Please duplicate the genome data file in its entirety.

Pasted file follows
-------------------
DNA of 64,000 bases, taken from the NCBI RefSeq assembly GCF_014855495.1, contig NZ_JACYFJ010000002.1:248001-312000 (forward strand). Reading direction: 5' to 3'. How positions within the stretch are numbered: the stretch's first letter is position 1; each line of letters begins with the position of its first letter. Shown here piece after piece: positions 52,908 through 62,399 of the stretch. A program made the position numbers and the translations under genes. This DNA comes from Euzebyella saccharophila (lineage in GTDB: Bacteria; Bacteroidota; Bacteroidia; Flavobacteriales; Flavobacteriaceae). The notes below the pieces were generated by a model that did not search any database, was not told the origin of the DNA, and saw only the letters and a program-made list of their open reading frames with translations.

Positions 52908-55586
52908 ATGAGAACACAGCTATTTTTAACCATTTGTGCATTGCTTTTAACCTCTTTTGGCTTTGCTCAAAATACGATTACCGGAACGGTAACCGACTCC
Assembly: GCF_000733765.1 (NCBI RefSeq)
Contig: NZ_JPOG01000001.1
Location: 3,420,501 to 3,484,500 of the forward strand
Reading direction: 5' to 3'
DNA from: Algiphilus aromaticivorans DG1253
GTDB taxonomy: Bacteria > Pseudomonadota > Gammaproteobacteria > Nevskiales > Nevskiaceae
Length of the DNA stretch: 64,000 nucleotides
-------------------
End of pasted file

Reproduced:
DNA of 64,000 bases, taken from the NCBI RefSeq assembly GCF_014855495.1, contig NZ_JACYFJ010000002.1:248001-312000 (forward strand). Reading direction: 5' to 3'. How positions within the stretch are numbered: the stretch's first letter is position 1; each line of letters begins with the position of its first letter. Shown here piece after piece: positions 52,908 through 62,399 of the stretch. A program made the position numbers and the translations under genes. This DNA comes from Euzebyella saccharophila (lineage in GTDB: Bacteria; Bacteroidota; Bacteroidia; Flavobacteriales; Flavobacteriaceae). The notes below the pieces were generated by a model that did not search any database, was not told the origin of the DNA, and saw only the letters and a program-made list of their open reading frames with translations.

Positions 52908-55586
52908 ATGAGAACACAGCTATTTTTAACCATTTGTGCATTGCTTTTAACCTCTTTTGGCTTTGCTCAAAATACGATTACCGGAACGGTAACCGACTCC
Assembly: GCF_000733765.1 (NCBI RefSeq)
Contig: NZ_JPOG01000001.1
Location: 3,420,501 to 3,484,500 of the forward strand
Reading direction: 5' to 3'
DNA from: Algiphilus aromaticivorans DG1253
GTDB taxonomy: Bacteria > Pseudomonadota > Gammaproteobacteria > Nevskiales > Nevskiaceae
Length of the DNA stretch: 64,000 nucleotides